In an interesting marketing approach, the Foo Fighters performed their entire new album "Wasting Light" and put up a YouTube video of the performance. The video was shot in the Foo Fighters' Studio 606.
The Foos have done their best to get out the word however they can. They released a documentary on the history of the band "Back and Forth," which aired in theaters on April 5 along with a live, 3D performance of the album. The documentary later aired commercial-free on various cable channels on April 8.
They've also used viral videos, contests, secret shows, social media and more in order to promote "Wasting Light."
If you still haven't gotten your Foo fill, they're releasing an album of covers, "Medium Rare," as a limited-edition vinyl for Record Store Day tomorrow, April 16.
I had the chance to see the Foo Fighters live about a decade ago when they were on tour with the Red Hot Chili Peppers. While the Foo Fighters opened the show at Washington state music venue The Gorge, they ended up delivering the more memorable, energetic performance, including climbing the sound booth. It's fun to see them still energized a decade later.
Google's tightening their copyright policies for YouTube uploads. If you upload copyrighted material to YouTube, you'll have to watch a video called "YouTube Copyright School" and then pass a test on copyright to continue using the site.
That video features the Happy Tree Friends, Internet cartoon celebrities. The cartoon is known for the contrast between the cute animals and the graphic cartoon violence, but they've cleaned up their act for the big league of YouTube Copyright School.
After watching that video, YouTube users get two more chances before, on the third strike, being banned for life. According to Politico, this is the company's response to lawmakers and the entertainment industry complaining that Google hasn't cracked down on copyright infringement.
Given the giant amount of copyrighted material on YouTube put up there by people without the right to do so, it's an interesting approach as everyone tries to figure out the nature of copyright in the Internet age. There seems to be a tacit acceptance of a lot of this material being up by some artists and companies, so it will be interesting to see if this has much impact.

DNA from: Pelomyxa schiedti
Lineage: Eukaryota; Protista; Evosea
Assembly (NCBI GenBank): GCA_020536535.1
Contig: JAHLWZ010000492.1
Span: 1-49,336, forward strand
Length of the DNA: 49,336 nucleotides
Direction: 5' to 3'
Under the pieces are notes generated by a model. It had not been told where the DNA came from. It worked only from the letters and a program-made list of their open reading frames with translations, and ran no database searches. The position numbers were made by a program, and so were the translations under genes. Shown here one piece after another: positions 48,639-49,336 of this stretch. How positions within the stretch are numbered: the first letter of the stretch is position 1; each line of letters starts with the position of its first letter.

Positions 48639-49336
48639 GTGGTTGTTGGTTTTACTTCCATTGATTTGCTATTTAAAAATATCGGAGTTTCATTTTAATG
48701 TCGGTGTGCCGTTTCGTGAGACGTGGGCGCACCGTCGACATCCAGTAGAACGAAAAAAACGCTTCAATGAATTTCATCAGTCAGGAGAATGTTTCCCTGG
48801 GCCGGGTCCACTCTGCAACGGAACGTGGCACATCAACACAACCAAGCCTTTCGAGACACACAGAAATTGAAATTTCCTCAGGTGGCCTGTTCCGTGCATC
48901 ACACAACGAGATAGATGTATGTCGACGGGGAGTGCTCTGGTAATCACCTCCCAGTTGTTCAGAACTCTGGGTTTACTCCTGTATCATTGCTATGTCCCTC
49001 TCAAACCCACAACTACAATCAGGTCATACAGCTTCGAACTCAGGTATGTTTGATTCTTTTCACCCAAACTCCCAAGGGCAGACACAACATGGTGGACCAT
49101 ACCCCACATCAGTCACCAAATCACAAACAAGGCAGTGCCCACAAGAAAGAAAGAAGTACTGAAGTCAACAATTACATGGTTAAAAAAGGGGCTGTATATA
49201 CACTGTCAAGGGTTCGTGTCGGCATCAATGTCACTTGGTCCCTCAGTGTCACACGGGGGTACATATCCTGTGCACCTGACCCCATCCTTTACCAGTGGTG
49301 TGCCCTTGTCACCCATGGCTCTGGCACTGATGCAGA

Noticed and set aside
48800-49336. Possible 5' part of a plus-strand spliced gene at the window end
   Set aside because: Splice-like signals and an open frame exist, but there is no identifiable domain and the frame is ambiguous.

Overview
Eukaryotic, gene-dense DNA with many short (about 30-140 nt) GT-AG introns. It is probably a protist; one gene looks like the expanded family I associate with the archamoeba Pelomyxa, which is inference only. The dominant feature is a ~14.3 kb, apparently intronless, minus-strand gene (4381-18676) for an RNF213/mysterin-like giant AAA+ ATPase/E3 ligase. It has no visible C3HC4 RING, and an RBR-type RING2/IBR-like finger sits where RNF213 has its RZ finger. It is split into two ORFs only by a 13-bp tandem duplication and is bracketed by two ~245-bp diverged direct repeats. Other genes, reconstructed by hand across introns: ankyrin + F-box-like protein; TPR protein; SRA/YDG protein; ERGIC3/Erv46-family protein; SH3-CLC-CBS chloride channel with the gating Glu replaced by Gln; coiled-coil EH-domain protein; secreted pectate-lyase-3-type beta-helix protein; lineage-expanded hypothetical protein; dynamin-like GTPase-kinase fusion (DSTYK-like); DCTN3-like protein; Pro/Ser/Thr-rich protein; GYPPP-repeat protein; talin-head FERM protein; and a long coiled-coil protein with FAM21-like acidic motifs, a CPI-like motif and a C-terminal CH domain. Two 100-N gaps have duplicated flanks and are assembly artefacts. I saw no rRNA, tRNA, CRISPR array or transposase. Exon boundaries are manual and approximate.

"Late at night, when we were small, Sara sat on my bed, whispering into my ear." So begins the prose beneath the first clue in a new crossword that's a combination of a prose story and a crossword puzzle.
Mary Morris (with help from puzzle designer Maxwell Neeley-Cohen) writes a crossword "Inception," going meta about crosswords, writing crosswords and more, all while fitting under the theme of anger (in other words, "the cross word"). It's a story about sibling rivalry and ultimately feels like an old crime story.
If you've got the time to both work on a crossword and read a story that makes it more than that, it's well worth checking out.
I was saddened this morning to read about the passing of pro wrestler Alex Whybrow, better known as Larry Sweeney, at the age of 29. He's someone who wrestled for some small pro wrestling companies, portraying the hilarious, boisterous character "Sweet and Sour" Larry Sweeney. The Wrestling Observer and other soures report that Sweeney took his own life.
He'd had public battles with manic-depression and he exhibited behavior that seemed similar in some ways to the recent widely publicized erratic behavior of Charlie Sheen. Sweeney went from being a top act in the number three professional wrestling company, Ring of Honor, to quitting the company in 2009 amidst a breakdown (caused by not taking his medication) and staging pro wrestling matches in the streets, with people who knew him expressing deep concern.
This video takes 500 shots, culled from all 11 Pixar feature films, to produce this loving tribute:
Oh, so that's why we have the Internet.
Copperfield explains the tribute:
"Pixar's films have always been very important in my life. I was 6 years old when I watched Toy Story the first time, and their films made my childhood more happy. So this video is a personal tribute for, in my opinion, the best animation studio of all time."
It was produced by Brazil's Leandro Copperfield. Vimeo deleted the video due to copyright concerns, but YouTube's decided thus far to let it fly. Read Copperfield's response to the video being taken down from Vimeo here.
What's your favorite Pixar movie? Let us know in the comments.